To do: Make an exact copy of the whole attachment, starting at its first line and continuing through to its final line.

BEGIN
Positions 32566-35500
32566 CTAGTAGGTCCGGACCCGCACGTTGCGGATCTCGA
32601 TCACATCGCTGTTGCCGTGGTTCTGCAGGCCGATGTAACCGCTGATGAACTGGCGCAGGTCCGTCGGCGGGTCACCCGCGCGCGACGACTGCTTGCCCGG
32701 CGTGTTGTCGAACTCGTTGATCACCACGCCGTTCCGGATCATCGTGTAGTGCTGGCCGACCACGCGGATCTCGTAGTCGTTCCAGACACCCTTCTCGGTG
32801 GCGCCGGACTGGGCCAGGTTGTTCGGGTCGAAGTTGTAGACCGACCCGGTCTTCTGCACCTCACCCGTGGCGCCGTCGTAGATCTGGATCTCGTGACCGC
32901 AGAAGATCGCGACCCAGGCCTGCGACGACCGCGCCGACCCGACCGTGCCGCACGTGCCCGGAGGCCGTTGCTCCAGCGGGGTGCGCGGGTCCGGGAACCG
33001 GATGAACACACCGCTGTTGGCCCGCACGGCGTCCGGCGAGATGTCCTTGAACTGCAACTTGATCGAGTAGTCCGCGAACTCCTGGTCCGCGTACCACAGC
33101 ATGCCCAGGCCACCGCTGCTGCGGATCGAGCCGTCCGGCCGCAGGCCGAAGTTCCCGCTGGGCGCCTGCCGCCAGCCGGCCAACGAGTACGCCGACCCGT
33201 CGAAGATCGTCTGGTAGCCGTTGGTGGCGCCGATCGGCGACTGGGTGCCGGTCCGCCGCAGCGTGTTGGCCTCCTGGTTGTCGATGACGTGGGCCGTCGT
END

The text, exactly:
Positions 32566-35500
32566 CTAGTAGGTCCGGACCCGCACGTTGCGGATCTCGA
32601 TCACATCGCTGTTGCCGTGGTTCTGCAGGCCGATGTAACCGCTGATGAACTGGCGCAGGTCCGTCGGCGGGTCACCCGCGCGCGACGACTGCTTGCCCGG
32701 CGTGTTGTCGAACTCGTTGATCACCACGCCGTTCCGGATCATCGTGTAGTGCTGGCCGACCACGCGGATCTCGTAGTCGTTCCAGACACCCTTCTCGGTG
32801 GCGCCGGACTGGGCCAGGTTGTTCGGGTCGAAGTTGTAGACCGACCCGGTCTTCTGCACCTCACCCGTGGCGCCGTCGTAGATCTGGATCTCGTGACCGC
32901 AGAAGATCGCGACCCAGGCCTGCGACGACCGCGCCGACCCGACCGTGCCGCACGTGCCCGGAGGCCGTTGCTCCAGCGGGGTGCGCGGGTCCGGGAACCG
33001 GATGAACACACCGCTGTTGGCCCGCACGGCGTCCGGCGAGATGTCCTTGAACTGCAACTTGATCGAGTAGTCCGCGAACTCCTGGTCCGCGTACCACAGC
33101 ATGCCCAGGCCACCGCTGCTGCGGATCGAGCCGTCCGGCCGCAGGCCGAAGTTCCCGCTGGGCGCCTGCCGCCAGCCGGCCAACGAGTACGCCGACCCGT
33201 CGAAGATCGTCTGGTAGCCGTTGGTGGCGCCGATCGGCGACTGGGTGCCGGTCCGCCGCAGCGTGTTGGCCTCCTGGTTGTCGATGACGTGGGCCGTCGT